Indeed Facebook itself may be a victim of the growth of Mobile, and thereby a victim of Apple’s success. Yesterday, it was reported that Facebook would file its IPO before April 1st in order to comply with US Securities laws requiring companies with more than 500 shareholders to report their financials. Its shares traded for $34 on the secondary markets, implying a market capitalization of $80 billion, down from $55 per share at the peak about 12 months ago (see Sharespost.com for details).

Apple has a platform that will soon be numbered in the hundreds of millions. Every device has communications built-in, personalization built-in, media capture built-in. And with iCloud, there is now a place to store the output of each device. How relevant is the Facebook hosted social graph in that world? How relevant is the web ecosystem that Facebook connect has helped penetrate? It seems likely that Facebook will have many of the same challenges as Google as it contemplates the rise of Apple, and the rise of mobile.

Only one winner this week.

So, as the earnings calls recede into memory, the fact of Apple;s growth and the moment for Google and Facebook to think through their response is now! The results of the past few days paint a clear picture of the future. Pivot may no longer be a word reserved for young startups. The big guys, who are more than capable of understanding the trends, need to step up right away. Failure will mean that Apple – the worlds most valuable company – will be many times bigger 5 years from now. Product thinking needs to be at the center of this reflection. What does mobile mean for us? That needs to be the only question on the table.



Google, Look Out Behind You!

Zynga COO John Schappert On Going Public, And What’s Coming Next


Zynga is still in its quiet period for another 24 days after going public yesterday, so chief operating officer John Schappert wouldn’t answer my more specific questions about the company’s future plans when I talked to him last night.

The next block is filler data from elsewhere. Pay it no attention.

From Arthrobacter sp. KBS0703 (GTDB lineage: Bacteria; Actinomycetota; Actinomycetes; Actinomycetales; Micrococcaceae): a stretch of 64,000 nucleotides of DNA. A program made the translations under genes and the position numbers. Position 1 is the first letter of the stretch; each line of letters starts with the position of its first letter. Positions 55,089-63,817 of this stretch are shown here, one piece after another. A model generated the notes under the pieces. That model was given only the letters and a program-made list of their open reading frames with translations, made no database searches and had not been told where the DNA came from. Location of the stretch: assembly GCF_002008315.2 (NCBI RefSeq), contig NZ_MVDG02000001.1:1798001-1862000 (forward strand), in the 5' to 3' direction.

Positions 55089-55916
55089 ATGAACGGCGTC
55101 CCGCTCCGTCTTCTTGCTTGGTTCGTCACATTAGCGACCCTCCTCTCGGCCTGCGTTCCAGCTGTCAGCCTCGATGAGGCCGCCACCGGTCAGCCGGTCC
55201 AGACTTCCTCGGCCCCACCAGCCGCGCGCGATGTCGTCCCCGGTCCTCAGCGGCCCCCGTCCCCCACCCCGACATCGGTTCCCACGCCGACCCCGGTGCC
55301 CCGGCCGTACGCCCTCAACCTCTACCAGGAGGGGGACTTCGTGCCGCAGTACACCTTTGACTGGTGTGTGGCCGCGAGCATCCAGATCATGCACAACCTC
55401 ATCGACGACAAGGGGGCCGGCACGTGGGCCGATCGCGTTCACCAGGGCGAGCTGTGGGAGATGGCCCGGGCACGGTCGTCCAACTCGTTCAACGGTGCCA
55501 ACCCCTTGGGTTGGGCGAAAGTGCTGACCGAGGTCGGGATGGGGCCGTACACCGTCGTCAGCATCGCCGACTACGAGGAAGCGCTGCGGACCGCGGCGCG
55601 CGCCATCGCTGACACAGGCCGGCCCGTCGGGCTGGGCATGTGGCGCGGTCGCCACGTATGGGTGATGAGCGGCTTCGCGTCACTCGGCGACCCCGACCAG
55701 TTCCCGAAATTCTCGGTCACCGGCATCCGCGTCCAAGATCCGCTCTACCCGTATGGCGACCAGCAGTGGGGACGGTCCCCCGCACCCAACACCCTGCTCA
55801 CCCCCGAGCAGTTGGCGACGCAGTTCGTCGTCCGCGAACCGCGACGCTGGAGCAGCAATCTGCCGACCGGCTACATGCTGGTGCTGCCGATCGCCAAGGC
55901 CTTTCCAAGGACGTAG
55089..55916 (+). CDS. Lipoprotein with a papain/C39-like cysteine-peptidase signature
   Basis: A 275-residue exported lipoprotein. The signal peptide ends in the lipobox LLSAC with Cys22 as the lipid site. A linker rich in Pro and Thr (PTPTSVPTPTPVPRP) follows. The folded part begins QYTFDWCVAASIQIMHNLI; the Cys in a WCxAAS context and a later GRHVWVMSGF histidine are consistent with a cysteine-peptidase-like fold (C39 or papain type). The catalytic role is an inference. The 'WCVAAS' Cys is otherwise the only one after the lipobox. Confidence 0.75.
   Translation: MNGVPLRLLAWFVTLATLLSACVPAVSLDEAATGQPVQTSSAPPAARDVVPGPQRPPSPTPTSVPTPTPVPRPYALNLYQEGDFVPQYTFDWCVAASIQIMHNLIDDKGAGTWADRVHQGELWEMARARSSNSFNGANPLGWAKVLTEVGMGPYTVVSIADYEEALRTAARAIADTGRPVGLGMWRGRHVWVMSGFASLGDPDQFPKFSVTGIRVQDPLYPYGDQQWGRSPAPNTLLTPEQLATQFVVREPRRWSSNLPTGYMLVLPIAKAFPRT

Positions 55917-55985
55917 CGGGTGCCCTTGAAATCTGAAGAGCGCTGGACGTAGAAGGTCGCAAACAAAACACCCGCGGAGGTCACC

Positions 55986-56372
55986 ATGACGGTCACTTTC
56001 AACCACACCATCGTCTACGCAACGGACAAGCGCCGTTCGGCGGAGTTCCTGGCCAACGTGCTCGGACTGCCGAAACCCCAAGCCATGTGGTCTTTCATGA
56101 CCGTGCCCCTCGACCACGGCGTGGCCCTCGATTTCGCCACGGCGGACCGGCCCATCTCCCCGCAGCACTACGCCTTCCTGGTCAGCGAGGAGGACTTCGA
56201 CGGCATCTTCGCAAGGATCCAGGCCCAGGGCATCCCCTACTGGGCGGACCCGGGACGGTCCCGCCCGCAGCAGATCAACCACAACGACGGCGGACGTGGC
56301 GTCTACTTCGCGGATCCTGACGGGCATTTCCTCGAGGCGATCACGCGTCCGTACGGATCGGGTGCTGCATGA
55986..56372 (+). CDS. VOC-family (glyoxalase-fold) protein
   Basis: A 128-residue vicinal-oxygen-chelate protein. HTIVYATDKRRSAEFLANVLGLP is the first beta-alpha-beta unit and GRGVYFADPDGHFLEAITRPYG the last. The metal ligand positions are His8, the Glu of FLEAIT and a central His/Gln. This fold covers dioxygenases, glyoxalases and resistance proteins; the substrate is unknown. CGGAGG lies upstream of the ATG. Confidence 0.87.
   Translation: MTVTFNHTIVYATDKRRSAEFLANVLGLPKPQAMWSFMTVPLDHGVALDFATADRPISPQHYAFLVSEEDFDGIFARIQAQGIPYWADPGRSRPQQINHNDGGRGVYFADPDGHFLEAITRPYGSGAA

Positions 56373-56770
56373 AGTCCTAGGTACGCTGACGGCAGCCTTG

After opening up at an aggressively priced $10 per share, the company had a slight pop before closing down 5% yesterday. But as Schappert emphasizes to me in the interview below, ZNGA is here for the long-term and its investors should be thinking that way, too.

He adds some color to the roadshow video the company has been showing investors over the last couple weeks, discussing the company’s expansion plans across social and mobile platforms, and internationally.

TechCrunch: Now you’re public — congrats. What’s changed now? How do you plan on spending the new money?

John Schappert: Like we talked about on the roadshow, we have a larger bank account to invest in future of gaming, notably social gaming, which we think is where play is headed.

When we think of growth, there are a few different areas. We’re investing in existing games to drive bookings [revenue-generating events like the purchase of a virtual good]. We’re also working to create new franchises and genres, like Castleville, which we recently launched on Facebook.

That also means more international expansion. We’ve just started localizing a year ago with CityVille.

TechCrunch: Can you tell me more about your specific approach to localizing by language, country or region?

John Schappert: I can’t go down to country. But CityVille launched a year ago, and it was our first game that was localized into five languages at launch.

Now, we launch in a dozen languages, and we continue to add more. We’ve built it into the engine.

Related to that, we’re making progress with localizing payments. Two months ago, if you were in Europe and purchasing virtual goods in games, you were still buying in US dollars. Now you can buy in the euro and the pound.

International is an area we’re going to continue to invest in.

TechCrunch: What about your plans for other platforms — mobile, Google Plus? You’re now at 13 million mobile daily actives?

John Schappert: We’ve invested heavily. We’ve already talked about growing mobile by ten times to more than 11 million DAUs.

It’s still early on Google Plus, we still have hopes that Google will continue to invest there. Hopefully it’ll turn into a nice platform.

We’re also on Tencent [a leading web copmany] in China. And they’re like Google. They’re very dedicated to it.

They’re both big players with lots of audience, who we’ve built great social games for.

TechCrunch: Can you tell me any more about how Tencent is going — what are the early results, since it launched a few months ago?

John Schappert: I can’t give much detail on Tencent. It’s still very early for us. We’ve spent a lot of time on localizing localize. even more with content. very early going for us.

But we’re very proud about mobile. If you look at AppData, and at our Facebook DAU, and compare our mobile stats to our closest competitor on Facebook, you’ll see that we compare quite favorably. We have new game engines on mobile coming out now for CityVille Hometown, FarmVille Express, Words With Friends….